More fabulous Flash, this time from MassEquality: Find out if your Rep or Senator supports marriage equality or not, by going here and clicking on the appropriate map. Sadly, my rep, Paul Donato, voted “yes” to advance the amendment. That’s just wrong, and Mr. Donato should also know that it’s out of step with Medford, his utterly unscientific “surveys” notwithstanding. Medford’s changing, Mr. Donato. Don’t be left behind like the clock in Medford Square: (Taken at 9:48.)
All charges have been dropped against Peter Berdovsky, and Sean Stevens. They have completed their public service, but are still volunteering. See:
At Spaulding Rehabilitation Hospital, where the two men have volunteered since early April to perform their community service, the administrator who supervised their visits said they were respectful, motivated, and creative. In addition to their work designing a mural, Berdovsky and Stevens edited a promotional video for the hospital’s development department, designed an invitation for an open house, and spent a day scrubbing a dock used for Spaulding’s boating program.
“They benefitted, and we did, as well,” said Oswald Mondejar, vice president of human resources at the hospital. “They’re really good guys, and they have learned their lesson. I think they were shaken by the experience.”
She said the two men plan to continue their volunteer work and intend to finish the waiting area mural, which shows children using wheelchairs in a bright garden setting.
Even the City of Boston sounds philosophical now:
A Boston police spokeswoman stressed the lessons learned from the incident, which provided “a real life test of our emergency preparedness system, which responded appropriately and with great proficiency,” Elaine Driscoll said.
Boston City Council President Maureen E. Feeney said in a statement that the council will work to develop new communication guidelines for advertising firms to help avoid such surprises.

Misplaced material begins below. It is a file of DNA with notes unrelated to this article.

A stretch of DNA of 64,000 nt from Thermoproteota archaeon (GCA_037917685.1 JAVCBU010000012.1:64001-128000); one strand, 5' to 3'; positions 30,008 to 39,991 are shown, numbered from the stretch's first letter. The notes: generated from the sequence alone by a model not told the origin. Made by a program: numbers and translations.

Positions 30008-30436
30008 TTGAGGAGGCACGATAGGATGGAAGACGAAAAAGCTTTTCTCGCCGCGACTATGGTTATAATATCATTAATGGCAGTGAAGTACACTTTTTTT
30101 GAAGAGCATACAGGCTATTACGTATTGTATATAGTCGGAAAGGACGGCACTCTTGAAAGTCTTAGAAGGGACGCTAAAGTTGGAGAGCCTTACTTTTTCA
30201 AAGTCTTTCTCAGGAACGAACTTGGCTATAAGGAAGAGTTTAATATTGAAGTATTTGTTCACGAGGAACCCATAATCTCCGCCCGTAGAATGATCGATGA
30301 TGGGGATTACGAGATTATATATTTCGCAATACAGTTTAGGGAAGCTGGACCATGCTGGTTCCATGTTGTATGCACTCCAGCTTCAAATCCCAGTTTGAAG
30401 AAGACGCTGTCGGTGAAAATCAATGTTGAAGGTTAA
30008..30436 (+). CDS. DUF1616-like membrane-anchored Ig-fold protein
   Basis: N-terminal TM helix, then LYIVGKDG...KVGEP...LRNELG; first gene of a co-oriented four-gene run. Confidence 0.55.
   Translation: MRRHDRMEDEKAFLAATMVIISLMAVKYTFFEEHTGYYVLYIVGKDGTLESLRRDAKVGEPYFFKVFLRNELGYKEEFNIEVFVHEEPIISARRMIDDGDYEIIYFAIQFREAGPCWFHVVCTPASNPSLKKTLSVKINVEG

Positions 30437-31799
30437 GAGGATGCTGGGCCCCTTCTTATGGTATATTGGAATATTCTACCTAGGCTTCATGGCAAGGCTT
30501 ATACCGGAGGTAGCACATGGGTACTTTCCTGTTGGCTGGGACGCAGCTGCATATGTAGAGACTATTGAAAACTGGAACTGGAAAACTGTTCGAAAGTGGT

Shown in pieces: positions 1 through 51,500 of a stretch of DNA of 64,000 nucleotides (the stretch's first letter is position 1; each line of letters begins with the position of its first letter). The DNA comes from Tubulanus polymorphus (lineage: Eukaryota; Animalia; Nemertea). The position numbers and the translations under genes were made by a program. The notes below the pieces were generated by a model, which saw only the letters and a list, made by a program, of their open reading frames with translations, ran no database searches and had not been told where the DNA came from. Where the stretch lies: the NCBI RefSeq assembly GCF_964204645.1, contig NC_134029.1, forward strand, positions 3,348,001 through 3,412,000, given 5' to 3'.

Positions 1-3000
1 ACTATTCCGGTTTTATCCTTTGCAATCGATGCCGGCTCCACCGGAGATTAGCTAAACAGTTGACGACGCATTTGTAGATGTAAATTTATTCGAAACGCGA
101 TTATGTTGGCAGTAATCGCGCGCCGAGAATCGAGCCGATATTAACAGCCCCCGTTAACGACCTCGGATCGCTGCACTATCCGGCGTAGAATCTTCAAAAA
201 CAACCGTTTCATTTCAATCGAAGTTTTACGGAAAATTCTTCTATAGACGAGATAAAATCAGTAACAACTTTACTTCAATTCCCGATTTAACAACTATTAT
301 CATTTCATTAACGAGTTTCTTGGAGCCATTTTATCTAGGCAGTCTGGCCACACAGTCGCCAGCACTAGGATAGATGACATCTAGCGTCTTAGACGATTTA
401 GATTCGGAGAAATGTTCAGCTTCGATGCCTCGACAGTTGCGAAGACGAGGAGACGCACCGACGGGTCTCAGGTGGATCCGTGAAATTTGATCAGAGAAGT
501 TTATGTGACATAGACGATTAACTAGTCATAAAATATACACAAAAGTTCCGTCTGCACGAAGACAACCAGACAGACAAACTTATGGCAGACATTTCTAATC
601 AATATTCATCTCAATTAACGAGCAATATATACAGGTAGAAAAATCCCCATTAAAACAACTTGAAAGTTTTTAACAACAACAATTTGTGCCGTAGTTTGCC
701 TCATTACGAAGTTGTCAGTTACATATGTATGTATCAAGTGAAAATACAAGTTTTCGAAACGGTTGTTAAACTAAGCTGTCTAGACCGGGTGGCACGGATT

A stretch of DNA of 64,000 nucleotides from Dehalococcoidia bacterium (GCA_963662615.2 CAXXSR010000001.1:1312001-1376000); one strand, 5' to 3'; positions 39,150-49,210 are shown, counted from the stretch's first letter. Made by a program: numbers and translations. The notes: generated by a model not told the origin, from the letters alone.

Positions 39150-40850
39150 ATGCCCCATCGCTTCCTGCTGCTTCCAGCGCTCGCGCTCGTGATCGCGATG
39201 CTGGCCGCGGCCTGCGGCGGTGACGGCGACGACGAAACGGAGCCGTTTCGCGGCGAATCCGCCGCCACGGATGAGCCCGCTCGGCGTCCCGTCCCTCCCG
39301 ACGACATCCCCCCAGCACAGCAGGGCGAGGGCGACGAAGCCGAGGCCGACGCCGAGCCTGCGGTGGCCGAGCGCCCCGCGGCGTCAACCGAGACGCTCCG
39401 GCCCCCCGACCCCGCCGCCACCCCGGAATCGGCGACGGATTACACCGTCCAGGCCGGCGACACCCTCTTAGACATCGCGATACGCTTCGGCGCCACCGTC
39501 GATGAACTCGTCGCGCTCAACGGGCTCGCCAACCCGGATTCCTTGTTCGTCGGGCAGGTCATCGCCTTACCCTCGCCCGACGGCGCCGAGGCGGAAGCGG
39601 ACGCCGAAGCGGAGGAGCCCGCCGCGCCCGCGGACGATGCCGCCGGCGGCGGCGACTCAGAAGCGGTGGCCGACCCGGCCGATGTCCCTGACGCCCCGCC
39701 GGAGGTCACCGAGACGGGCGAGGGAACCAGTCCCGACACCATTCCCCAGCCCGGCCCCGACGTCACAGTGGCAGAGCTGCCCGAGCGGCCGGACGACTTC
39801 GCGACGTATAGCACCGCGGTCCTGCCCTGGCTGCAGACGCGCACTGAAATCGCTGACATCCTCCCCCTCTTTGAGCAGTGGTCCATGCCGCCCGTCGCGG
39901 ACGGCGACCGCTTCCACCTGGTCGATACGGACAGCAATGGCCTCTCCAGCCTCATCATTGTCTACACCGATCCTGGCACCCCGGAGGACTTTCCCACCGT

And maybe, too Boston did not look so bad in the kinder light of hindsight:
A critic for the Orlando Sentinel wrote this about the film: “To think we laughed at Boston. Then. They knew a bomb when they saw one.”
The “hearing activity” is hot and heavy in the State House on Monday. I can’t go. I have to work. But to see what is on for review, go to: http://www.mass.gov/… Heads of agencies will be testifying. Information that can be heard no where else will be public for a day. There will be no television coverage – and I do not know if there will be a digital recording made – and if there is, where it can be viewed. If you know, do kindly post. Thanks!
On Tuesday, Scot Lehigh of The Boston Globe anointed two frontrunners for the Democratic nomination in the race to succeed former Congressman Marty Meehan, who has resigned from Congress in order to become the Chancellor of the University of Massachusetts at Lowell.
The two frontrunners are Niki Tsongas, Dean of External Affairs at Middlesex Community College and the widow of former Senator Paul Tsongas, and Eileen Donoghue, who is a City Councillor and sometime Mayor of Lowell.
While I believe that Scot Lehigh is often a sharp-eyed observer of the Massachusetts political scene, I think he has overreached in this case.
Since our traffic reports are now publicly available at any time (the link is in the “About” box), I haven’t been routinely posting on traffic-related matters. But on the occasion of our 3,000th registered visitor signing up (welcome, Janet K!), I thought a brief update was in order. From Dec. 1, 2004 (when our statcounter code went live) through today: over 3.5 million page loads. Over 1.3 million unique visitors. Over 7,000 posts. Nearly 70,000 comments. Our two biggest days remain primary day and election day, 2006 — we had nearly 10,000 unique visitors on each of those days, and something like 30,000 page loads. Not surprisingly, traffic has dipped a bit since the excitement of the 2006 elections. Since the beginning of this year we have averaged something like 3,000 unique visitors a day, and about 7,000 page loads. Thanks, once again, to everyone who reads, posts, lurks, or otherwise makes use of BMG!